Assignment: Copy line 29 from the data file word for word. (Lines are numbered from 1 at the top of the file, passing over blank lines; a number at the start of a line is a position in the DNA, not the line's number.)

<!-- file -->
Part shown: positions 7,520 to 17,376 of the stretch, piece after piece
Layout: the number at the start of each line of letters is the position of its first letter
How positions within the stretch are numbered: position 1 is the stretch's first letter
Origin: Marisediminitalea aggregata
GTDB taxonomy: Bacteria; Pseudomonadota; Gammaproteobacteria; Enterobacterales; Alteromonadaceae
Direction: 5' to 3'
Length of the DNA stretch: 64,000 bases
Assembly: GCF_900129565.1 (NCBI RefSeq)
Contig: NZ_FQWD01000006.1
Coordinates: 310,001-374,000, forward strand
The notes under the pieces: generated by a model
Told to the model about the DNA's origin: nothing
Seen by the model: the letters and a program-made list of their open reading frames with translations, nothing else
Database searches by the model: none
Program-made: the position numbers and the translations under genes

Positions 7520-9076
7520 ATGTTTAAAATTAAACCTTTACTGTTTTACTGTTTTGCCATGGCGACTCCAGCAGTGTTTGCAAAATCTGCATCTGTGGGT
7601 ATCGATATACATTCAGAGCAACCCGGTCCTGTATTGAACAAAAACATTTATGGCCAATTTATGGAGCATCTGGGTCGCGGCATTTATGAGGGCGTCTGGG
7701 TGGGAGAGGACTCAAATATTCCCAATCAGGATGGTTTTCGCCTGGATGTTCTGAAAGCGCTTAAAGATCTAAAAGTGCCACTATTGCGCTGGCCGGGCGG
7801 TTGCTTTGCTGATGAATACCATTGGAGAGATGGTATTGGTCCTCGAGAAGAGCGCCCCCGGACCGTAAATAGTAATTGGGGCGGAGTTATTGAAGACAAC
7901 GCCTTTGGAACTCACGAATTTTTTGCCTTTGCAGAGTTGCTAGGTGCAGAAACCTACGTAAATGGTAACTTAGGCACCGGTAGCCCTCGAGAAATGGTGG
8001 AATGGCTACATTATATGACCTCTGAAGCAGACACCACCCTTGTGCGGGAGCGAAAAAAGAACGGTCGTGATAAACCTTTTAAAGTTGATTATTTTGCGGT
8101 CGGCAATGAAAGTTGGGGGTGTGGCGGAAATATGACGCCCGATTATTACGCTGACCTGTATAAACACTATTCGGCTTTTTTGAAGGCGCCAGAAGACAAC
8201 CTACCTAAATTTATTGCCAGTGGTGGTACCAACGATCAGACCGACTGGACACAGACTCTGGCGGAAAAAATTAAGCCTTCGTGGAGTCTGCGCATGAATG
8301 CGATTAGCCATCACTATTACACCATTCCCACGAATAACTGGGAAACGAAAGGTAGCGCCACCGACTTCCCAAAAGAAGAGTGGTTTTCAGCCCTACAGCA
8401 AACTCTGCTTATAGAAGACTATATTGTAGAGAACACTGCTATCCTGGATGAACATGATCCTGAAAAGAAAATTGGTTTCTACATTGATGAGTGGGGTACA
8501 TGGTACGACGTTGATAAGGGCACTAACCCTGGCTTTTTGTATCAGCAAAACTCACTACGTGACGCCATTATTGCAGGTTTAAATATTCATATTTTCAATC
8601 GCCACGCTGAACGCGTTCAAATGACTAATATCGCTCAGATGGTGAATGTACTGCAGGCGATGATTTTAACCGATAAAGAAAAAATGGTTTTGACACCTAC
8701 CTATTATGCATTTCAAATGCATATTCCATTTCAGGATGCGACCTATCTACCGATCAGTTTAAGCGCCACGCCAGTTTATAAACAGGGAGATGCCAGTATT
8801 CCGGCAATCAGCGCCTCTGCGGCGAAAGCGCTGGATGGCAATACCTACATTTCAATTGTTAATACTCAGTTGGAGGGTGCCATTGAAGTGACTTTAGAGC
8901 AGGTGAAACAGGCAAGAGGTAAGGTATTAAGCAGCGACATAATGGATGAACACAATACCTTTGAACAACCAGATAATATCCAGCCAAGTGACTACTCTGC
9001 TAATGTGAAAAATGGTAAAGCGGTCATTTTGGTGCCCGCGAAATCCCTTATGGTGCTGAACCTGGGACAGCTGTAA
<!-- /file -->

8701 CTATTATGCATTTCAAATGCATATTCCATTTCAGGATGCGACCTATCTACCGATCAGTTTAAGCGCCACGCCAGTTTATAAACAGGGAGATGCCAGTATT